• NBarnes

      it does not paint a pretty picture of the Missouri slavers, who are depicted as bigoted, uncivilized and cruel

      So, accurately, then?

      • Brad Nailer

        Seems like it.

  • I appreciate especially putting this in a labor history context. Its important to remember and teach what slavery was truly about-and what stealing labour and bodies was all about for white men and women. Once you enslave others all social and familial and sexual relations are deformed and destroyed.

    • Too often, the history of slavery is disconnected from the history of labor in the U.S. And the experiences of female slaves, especially their sexual labor, gets less attention as labor than it should. As does the experience of white women engaging in sexual labor. So I try to rectify these issues a bit here.

      • shah8

        I’d think you’d have a harder time convincing people than you’d like to think, because that makes for a very wide conflation of activities for what labor is. Celia was being raped, day in, day out, specifically for who she was, and not because she was any good at sex. Is rape culture today, then some kind of socially mediated corveé system, where any woman has to pay a tax for being a woman and please some random (or not so random) man’s need to feel a bit more powerful that day?

        • Este

          Yes.

          Also, it doesn’t matter that Celia was being raped because of who she was and not because she was “any good at sex.” Africans weren’t kidnapped and enslaved because they were any good at picking cotton. Doesn’t make picking cotton any less labor.

          There’s nothing particularly “wide” about including sex as labor. The only reason people are loathe to see it as such is that it’s traditionally women’s labor, like mothering and housework. The existence of people who get paid to have sex (not necessarily because they’re any good at it–people get paid to just lie there), either as prostitutes or as *wives* (and sometimes as husbands, since marriage was an economic transaction for both parties), illustrates that sex is labor.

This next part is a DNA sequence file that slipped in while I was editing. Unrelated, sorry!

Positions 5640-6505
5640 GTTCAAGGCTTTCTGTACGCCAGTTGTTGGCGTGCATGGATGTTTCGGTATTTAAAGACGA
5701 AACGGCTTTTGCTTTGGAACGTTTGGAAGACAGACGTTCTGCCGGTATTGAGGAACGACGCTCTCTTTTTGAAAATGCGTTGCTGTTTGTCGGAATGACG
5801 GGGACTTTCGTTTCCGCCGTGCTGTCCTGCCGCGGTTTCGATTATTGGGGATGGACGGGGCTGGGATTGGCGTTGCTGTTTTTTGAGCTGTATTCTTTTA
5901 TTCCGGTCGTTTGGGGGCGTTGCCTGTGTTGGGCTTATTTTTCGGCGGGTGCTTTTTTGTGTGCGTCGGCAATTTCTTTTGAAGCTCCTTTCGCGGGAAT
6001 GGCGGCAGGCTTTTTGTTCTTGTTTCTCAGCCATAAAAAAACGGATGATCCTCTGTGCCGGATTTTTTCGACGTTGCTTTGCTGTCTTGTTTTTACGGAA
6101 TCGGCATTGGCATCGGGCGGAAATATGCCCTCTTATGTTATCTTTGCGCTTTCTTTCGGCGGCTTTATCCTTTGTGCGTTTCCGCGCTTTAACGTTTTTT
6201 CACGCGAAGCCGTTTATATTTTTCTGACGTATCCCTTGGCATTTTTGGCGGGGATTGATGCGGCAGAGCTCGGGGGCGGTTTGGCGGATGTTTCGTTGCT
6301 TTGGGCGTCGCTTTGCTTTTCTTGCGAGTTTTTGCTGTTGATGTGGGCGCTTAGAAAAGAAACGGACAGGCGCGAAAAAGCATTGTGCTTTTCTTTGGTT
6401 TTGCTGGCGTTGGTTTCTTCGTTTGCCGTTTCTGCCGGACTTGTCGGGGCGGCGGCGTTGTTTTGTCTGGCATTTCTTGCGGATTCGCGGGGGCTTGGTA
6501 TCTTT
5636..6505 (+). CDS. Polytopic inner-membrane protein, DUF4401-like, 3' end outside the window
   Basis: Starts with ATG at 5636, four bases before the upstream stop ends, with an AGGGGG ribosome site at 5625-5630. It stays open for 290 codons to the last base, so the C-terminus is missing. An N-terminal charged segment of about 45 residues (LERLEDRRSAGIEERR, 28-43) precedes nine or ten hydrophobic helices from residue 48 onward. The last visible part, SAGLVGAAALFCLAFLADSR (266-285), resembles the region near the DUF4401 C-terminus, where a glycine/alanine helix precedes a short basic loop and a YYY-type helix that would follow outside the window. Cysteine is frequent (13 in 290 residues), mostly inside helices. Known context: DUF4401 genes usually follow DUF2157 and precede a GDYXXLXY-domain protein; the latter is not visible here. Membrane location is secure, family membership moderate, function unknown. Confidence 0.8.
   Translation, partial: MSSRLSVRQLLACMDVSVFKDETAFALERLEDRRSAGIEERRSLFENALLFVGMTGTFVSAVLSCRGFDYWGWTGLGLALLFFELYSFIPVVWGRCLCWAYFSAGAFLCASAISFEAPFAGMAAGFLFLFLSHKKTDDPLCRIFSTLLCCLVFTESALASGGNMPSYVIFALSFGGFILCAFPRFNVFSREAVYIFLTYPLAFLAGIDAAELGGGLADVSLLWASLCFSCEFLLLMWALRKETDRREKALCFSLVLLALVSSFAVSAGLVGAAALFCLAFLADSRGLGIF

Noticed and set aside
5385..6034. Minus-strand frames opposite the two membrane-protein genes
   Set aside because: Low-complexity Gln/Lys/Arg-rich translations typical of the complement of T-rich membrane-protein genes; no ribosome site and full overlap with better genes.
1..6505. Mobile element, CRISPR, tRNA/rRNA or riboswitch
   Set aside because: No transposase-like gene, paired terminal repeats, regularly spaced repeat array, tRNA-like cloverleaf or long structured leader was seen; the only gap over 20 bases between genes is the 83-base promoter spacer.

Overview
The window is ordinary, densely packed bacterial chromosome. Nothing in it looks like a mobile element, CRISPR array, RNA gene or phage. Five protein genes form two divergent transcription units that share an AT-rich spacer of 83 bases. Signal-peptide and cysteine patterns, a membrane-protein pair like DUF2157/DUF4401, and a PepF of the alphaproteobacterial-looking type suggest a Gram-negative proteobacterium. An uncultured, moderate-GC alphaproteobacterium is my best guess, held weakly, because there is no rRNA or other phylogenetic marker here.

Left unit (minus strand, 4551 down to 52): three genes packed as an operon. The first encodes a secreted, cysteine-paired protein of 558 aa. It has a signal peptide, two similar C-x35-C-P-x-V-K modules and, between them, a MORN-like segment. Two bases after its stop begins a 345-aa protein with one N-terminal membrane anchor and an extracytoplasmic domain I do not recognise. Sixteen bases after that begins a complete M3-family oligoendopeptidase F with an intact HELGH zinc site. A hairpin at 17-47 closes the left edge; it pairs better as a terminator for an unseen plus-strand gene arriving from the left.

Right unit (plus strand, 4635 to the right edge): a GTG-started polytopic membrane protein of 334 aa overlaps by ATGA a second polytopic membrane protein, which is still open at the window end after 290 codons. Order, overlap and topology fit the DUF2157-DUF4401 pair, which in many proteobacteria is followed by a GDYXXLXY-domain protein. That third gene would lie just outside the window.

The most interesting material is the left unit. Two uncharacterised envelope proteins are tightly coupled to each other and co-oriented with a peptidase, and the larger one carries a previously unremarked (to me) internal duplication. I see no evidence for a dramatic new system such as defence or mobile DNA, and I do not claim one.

• shah8

            That’s…uh…pretty terrible reasoning.

            I was talking about the consideration that Celia was no better than an “input”, practically as a farm animal, just because she was identifiable as having a drop of african blood or more.

            More than that, repeated rape is not actually labor, and again, I’d invite you to go out in public and try that line, and make bets on just how charbroiled you’d get. Not because people are unsophisticated (or narrow-minded) about what labor is, but because people, one way or another, is entirely too familiar with coerced regular sex. Not just husbands raping wives, but stepfathers diddling stepdaughters. That the very first step is to realize that they are not fully people and to treat their bodies as alienable. Celia was **preferred** to any white wife for largely the same reason that a sheep might be preferred. Would you say that a sheep is performing labor when a shepherd molests it? Many people will refuse to let you pass the whole dehumanifaction aspect.